The main part played by engagement cannot be over-emphasized for the students whose achievements have been hurdled by limited experiences, resources as well as support and the conventional instructional practices have been identified as the main causes of increased risk of delays in students. Critical dissimilarities in achievement outcomes also favor the engaged students more than their disengaged counterparts who have the same level of ability. As the number of low-income students continues to increase, the number of low income students who complete their college their college education is significantly lower than those who come from high income families. “One explanation is simply that the rich have clearly gotten richer” (DeParle)
Even though there are numerous challenges faced by the students who hail from low income families in regard to enrolment to colleges, the financial challenges they face can be mitigated through creation of policies that will reduce the costs these students have to incur. Decreased costs may reverse the fact that the low-income students are averse to debts and will try their best to avoid borrowing to go to college. High loans as well as the abhorrence to amass debts develop consequences that affect increased production in education. The students who have large loans have lower levels of persistence as compared with the ones who have considerably lower loans or no financial aid. Even the students who attend the less expensive community colleges are affected by the same phenomenon, as those who have loans are not as persistent in their education when compared to those who do not have loans. The low-income students also experience “under-matching, choosing a close or familiar school instead of the best they can attend” (DeParle).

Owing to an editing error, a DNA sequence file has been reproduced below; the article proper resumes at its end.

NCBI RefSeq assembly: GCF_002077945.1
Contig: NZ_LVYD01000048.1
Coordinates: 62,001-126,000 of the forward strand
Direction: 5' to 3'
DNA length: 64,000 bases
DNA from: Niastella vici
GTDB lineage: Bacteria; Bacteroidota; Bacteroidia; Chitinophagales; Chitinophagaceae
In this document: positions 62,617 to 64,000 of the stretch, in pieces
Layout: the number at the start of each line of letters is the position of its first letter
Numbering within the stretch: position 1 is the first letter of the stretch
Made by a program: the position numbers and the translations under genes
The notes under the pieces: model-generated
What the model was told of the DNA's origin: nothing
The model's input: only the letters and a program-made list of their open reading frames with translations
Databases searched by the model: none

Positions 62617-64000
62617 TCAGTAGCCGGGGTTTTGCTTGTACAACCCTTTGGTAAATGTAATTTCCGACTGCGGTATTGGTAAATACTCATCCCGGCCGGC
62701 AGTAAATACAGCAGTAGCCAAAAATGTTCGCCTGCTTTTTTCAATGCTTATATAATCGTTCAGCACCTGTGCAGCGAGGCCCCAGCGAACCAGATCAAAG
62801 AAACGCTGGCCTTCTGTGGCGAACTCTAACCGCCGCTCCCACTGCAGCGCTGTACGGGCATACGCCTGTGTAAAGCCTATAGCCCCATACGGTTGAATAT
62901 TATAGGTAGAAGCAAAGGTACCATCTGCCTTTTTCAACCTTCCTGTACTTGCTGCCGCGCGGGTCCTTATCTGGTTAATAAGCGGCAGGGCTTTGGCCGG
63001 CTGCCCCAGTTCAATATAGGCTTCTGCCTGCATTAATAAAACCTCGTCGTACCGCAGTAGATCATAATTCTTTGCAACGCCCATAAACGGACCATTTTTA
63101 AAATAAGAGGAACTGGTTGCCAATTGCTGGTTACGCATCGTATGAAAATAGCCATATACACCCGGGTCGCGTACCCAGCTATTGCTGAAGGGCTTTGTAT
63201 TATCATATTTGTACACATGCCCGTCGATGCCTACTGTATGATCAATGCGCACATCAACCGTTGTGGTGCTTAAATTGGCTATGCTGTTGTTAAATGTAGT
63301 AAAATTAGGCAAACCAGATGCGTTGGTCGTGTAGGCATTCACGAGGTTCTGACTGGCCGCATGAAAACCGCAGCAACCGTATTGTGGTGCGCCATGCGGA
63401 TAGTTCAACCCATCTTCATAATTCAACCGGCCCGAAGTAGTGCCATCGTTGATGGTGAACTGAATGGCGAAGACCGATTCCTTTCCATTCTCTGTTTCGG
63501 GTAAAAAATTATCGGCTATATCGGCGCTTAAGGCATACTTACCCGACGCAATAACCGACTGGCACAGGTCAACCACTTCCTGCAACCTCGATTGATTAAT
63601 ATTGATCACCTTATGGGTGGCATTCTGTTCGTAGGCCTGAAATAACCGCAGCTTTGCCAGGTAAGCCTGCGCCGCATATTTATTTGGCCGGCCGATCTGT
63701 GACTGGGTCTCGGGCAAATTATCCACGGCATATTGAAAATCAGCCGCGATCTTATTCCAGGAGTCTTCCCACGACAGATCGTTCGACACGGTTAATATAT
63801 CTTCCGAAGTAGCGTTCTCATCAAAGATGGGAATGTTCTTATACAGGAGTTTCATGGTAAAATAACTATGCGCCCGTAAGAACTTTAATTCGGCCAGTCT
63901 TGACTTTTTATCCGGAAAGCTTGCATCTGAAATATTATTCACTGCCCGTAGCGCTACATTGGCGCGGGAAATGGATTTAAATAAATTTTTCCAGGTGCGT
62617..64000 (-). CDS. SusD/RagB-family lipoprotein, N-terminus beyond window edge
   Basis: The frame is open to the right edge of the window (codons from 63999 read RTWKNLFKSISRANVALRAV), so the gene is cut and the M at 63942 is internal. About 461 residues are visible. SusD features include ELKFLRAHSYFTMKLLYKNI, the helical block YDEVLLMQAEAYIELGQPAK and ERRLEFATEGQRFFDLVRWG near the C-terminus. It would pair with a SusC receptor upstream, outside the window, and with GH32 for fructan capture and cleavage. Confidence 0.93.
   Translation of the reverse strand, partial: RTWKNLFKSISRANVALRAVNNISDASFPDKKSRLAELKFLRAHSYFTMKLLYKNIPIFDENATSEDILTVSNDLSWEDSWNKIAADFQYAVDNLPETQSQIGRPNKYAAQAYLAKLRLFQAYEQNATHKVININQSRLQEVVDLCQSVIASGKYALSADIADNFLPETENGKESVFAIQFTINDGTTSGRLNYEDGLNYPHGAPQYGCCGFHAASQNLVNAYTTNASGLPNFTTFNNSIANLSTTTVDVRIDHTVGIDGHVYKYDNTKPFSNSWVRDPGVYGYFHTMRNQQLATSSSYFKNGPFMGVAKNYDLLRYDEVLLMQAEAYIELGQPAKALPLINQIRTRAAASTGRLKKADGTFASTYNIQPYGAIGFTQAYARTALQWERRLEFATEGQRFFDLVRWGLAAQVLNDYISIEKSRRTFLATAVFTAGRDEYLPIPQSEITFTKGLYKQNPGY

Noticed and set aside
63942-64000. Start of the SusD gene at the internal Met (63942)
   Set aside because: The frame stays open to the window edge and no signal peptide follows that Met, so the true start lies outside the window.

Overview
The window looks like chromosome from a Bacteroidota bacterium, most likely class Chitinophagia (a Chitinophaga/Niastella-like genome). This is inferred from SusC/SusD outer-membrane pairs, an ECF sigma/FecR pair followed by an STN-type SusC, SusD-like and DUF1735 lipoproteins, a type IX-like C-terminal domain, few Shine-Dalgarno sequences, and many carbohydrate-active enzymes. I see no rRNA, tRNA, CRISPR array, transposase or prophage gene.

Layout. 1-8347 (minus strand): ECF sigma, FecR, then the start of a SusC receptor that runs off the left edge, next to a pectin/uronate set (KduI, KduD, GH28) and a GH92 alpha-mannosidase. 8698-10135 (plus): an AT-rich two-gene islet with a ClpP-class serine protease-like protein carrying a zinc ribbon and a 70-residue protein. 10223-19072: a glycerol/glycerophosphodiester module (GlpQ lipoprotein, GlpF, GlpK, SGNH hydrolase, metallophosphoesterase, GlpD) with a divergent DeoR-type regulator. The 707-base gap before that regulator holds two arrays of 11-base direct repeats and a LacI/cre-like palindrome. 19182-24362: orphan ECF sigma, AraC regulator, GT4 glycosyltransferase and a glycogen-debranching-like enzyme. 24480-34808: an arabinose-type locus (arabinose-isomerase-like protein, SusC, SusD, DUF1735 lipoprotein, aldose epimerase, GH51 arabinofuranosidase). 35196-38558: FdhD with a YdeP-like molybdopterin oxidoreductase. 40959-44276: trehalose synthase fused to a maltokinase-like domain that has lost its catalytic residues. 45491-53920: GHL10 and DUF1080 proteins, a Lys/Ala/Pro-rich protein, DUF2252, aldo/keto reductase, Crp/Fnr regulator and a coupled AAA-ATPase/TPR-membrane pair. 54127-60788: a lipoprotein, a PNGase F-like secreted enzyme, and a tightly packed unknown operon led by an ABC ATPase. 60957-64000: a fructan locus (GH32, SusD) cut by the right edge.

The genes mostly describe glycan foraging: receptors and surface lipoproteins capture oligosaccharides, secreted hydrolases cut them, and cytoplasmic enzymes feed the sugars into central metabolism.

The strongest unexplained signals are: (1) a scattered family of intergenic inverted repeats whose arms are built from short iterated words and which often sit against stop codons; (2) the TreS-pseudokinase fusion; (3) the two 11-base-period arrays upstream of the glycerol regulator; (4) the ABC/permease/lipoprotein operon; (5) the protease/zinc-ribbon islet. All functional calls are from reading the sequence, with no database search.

When the needs of the students are not meant through ...Show more